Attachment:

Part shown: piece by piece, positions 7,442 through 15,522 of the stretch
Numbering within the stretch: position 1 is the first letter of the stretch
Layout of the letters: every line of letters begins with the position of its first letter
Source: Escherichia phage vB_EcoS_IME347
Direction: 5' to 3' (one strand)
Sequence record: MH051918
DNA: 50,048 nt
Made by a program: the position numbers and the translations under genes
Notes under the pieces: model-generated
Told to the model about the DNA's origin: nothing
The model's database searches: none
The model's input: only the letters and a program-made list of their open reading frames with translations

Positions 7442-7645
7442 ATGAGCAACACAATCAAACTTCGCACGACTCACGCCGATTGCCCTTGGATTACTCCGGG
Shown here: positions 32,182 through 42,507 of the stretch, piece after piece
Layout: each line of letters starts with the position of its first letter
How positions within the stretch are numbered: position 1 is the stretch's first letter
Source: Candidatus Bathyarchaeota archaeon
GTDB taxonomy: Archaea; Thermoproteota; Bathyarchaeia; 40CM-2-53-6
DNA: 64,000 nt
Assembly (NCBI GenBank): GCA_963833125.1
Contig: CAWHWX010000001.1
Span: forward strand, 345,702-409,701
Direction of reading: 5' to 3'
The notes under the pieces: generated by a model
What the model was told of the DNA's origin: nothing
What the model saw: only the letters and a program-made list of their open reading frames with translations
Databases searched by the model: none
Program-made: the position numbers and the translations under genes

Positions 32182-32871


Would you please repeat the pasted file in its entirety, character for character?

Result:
Part shown: piece by piece, positions 7,442 through 15,522 of the stretch
Numbering within the stretch: position 1 is the first letter of the stretch
Layout of the letters: every line of letters begins with the position of its first letter
Source: Escherichia phage vB_EcoS_IME347
Direction: 5' to 3' (one strand)
Sequence record: MH051918
DNA: 50,048 nt
Made by a program: the position numbers and the translations under genes
Notes under the pieces: model-generated
Told to the model about the DNA's origin: nothing
The model's database searches: none
The model's input: only the letters and a program-made list of their open reading frames with translations

Positions 7442-7645
7442 ATGAGCAACACAATCAAACTTCGCACGACTCACGCCGATTGCCCTTGGATTACTCCGGG
Shown here: positions 32,182 through 42,507 of the stretch, piece after piece
Layout: each line of letters starts with the position of its first letter
How positions within the stretch are numbered: position 1 is the stretch's first letter
Source: Candidatus Bathyarchaeota archaeon
GTDB taxonomy: Archaea; Thermoproteota; Bathyarchaeia; 40CM-2-53-6
DNA: 64,000 nt
Assembly (NCBI GenBank): GCA_963833125.1
Contig: CAWHWX010000001.1
Span: forward strand, 345,702-409,701
Direction of reading: 5' to 3'
The notes under the pieces: generated by a model
What the model was told of the DNA's origin: nothing
What the model saw: only the letters and a program-made list of their open reading frames with translations
Databases searched by the model: none
Program-made: the position numbers and the translations under genes

Positions 32182-32871